Mar 08
  1. I.     Intro
    1. Electricity is everywhere in our modern world…
    2. Electricity vs Energy
      1. i.     What is Energy?
    3. Current Statistics
      1. i.     US = 3 TW/yr
      2. ii.     World = 13 TW/yr
        1. Nate Lewis Lecture
    4. Projected Statistics 2050
      1. i.     World = 28 TW/yr
    5. Current Electricity Generation
      1. i.     High CO2 Emissions
    6. Feasible Method for Future (thesis)
      1. i.     Introduce Nuclear
      2. ii.     A feasible method of generating enough electricity to meet future demands is to deploy more nuclear reactors worldwide, as they are clean air, they provide for a substantial amount of energy, and they use a closed fuel cycle enabling for a more efficient use of supplies. However, there are many concerns to fix before large scale deployment including safety, the operational cost, and waste mitigation.
  2. II.     Why Nuclear Has Negative Image
    1. Chernobyl and Three Mile Island Incidents
      1. i.     Radiation from Chernobyl
      2. ii.     Radiation felt all over Europe and North America
      3. iii.     TMI: Mechanical Failure vs. Chernobyl Operator Error + Mechanical Failure
    2. Lessons Learned
      1. i.     Fail safe mechanisms
      2. ii.     Accidents paved the way to safer future through new technological advances
      3. iii.     Nuclear Regulatory Commission
  3. III.     Nuclear = Clean Air
    1. No CO2 Emissions
    2. IPCC
      1. i.     Stance on global warming
      2. ii.     “Human Induced”
  4. IV.     Substantial amount of Energy produced
    1. SONGS Stats
      1. i.     2,254 MW of power at any given time
      2. ii.     2.75 million households energy demand
    2. Compared to Wind Energy (renewable)
      1. i.     Case Study: San Gorgonio Windfarm off Interstate 10
      2. ii.     Produces only 615 MW of power
    3. Compare the amount of facilities
  5. V.     Operation Cost
    1. High Cost of Operation vs. Low Cost of Uranium
    2. Capital Needed to Build Plant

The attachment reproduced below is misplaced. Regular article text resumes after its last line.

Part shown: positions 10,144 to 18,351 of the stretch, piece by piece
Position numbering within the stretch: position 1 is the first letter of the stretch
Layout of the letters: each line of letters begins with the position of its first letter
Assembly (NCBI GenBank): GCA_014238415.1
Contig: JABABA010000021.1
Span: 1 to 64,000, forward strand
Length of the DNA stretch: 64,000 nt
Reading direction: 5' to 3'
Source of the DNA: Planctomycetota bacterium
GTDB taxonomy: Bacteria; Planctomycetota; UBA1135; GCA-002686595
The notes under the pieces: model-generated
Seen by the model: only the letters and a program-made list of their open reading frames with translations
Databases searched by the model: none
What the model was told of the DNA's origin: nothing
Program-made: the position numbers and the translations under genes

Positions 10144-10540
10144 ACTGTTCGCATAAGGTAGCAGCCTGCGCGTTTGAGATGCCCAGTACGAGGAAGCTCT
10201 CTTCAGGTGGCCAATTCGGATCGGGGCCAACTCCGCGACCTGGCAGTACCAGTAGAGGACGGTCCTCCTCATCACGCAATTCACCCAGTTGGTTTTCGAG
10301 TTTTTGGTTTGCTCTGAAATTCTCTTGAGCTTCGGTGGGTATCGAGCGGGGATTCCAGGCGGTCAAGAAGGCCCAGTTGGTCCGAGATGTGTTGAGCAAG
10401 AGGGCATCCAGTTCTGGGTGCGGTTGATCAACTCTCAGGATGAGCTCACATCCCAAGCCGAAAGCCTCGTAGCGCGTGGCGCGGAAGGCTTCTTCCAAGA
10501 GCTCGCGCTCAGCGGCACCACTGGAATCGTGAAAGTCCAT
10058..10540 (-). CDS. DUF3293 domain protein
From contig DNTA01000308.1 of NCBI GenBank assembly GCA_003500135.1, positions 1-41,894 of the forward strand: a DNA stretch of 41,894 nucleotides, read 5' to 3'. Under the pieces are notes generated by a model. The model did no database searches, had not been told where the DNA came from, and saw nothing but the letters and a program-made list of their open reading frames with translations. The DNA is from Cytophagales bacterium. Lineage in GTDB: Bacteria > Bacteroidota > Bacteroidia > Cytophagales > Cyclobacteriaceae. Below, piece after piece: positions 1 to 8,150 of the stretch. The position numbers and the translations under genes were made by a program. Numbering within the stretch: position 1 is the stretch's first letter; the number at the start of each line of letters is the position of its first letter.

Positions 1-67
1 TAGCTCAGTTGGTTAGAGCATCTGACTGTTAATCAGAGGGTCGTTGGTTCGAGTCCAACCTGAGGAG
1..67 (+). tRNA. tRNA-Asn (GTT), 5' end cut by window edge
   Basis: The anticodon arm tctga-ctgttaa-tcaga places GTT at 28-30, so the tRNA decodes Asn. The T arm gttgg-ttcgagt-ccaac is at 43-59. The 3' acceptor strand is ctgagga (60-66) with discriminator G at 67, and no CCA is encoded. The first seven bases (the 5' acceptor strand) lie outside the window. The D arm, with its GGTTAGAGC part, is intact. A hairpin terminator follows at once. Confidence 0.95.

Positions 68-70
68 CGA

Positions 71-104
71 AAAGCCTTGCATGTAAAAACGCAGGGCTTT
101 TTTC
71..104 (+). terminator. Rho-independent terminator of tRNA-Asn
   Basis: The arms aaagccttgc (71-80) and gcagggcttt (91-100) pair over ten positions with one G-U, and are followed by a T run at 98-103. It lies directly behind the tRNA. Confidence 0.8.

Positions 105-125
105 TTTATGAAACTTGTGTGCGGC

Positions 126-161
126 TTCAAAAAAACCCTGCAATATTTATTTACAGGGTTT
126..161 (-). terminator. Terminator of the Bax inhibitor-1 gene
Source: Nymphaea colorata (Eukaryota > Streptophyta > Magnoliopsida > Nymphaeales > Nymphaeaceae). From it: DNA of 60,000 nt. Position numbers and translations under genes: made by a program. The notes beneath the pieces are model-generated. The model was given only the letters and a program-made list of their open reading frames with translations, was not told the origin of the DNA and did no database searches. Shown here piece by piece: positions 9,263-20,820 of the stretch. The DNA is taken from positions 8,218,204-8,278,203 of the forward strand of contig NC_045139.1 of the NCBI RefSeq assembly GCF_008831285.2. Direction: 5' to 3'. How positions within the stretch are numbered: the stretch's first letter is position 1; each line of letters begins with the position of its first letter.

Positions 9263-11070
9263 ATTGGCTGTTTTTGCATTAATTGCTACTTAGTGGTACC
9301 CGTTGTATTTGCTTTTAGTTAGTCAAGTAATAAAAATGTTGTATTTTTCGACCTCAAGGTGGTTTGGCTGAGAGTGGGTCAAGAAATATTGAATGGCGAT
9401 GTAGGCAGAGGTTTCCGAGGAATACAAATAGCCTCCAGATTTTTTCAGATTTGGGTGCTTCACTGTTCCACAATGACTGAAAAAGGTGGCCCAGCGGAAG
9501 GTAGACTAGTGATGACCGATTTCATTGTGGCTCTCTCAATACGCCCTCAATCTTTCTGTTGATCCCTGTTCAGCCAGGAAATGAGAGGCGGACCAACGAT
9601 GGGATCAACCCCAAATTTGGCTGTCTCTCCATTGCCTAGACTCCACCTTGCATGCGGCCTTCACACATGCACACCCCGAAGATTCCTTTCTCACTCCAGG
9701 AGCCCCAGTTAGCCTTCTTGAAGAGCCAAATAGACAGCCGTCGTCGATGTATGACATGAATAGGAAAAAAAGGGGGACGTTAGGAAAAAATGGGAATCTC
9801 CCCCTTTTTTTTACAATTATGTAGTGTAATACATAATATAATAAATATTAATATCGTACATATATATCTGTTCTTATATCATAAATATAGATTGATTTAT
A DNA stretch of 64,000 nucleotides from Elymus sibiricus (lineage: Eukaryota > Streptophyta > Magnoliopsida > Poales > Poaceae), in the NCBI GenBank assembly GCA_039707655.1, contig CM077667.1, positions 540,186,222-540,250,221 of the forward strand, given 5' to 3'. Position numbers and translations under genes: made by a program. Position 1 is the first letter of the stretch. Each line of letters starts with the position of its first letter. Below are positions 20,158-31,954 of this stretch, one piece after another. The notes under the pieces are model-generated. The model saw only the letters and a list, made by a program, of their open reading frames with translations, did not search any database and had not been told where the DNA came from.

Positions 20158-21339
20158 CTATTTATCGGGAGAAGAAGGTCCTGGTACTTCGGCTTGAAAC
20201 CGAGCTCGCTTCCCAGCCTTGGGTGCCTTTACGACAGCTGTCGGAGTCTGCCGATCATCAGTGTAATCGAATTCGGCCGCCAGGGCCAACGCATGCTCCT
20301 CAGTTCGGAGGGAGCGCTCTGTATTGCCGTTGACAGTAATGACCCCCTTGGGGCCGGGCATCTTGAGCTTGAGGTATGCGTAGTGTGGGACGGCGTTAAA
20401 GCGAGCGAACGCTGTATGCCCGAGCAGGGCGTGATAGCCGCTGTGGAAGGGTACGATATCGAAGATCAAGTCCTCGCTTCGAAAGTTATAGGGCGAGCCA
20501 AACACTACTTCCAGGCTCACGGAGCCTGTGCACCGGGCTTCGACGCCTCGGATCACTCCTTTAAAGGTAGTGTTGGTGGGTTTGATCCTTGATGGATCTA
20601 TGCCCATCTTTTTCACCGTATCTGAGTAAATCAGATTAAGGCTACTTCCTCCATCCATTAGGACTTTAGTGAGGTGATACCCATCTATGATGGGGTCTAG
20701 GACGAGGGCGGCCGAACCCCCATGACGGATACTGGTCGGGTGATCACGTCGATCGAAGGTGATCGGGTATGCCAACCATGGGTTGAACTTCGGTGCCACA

1. i.     Possible government subsidies?
      2. ii.     Incentives to Power Companies to utilize Nuclear
      3. iii.     Promise investors big ROI
    3. Comparison of cost of uranium to cost of other supplies
    4. Overall, the cost is offset in the long run
      1. i.     If not monetary than environmental
  6. VI.     Benefits of Closed Fuel Cycle
    1. Nuclear Fission taking place in just the reactor
    2. Uranium doesn’t leave reactor during process
    3. Three loops until discharge
      1. i.     The steam you see coming out of cooling towers has no radioactive materials in it.
    4. Waste is removed following NRC protocols
  7. VII.     Con: Storage of Waste
    1. One of the biggest issues we currently face prior to large scale nuclear deployment
      1. i.     Where do we store the waste?
    2. Yucca Mountain
      1. i.     Nuclear “landfill”
      2. ii.     Rural Nevada
    3. How do we transport the waste there?
      1. i.     What happens if there is an abnormality during the transportation of the waste?
    4. Possible Solutions?
      1. i.     Sequestering waste on site
      2. ii.     Is it possible?
  8. VIII.     Uranium vs. Other Stuff
    1. i.     “One low-cost pellet of uranium 235 — weighing a few ounces — produces the same amount of energy as 140 gallons of oil, 150 gallons of gasoline, 2,000 pounds of coal or 17,000 cubic feet of natural gas. “
    2. Non Renewable
      1. i.     Plentiful
      2. ii.     Breeding
        1. Forced decay from Uranium to Plutonium
  9. IX.     Conclusion
    1. We can’t rely completely on Nuclear Power to solve our future electricity demands
      1. i.     Nate Lewis’ “a plant every other day for 50 years” analogy
    2. Deploying many nuclear sites will still play a huge role in planning for tomorrow’s energy requirements.
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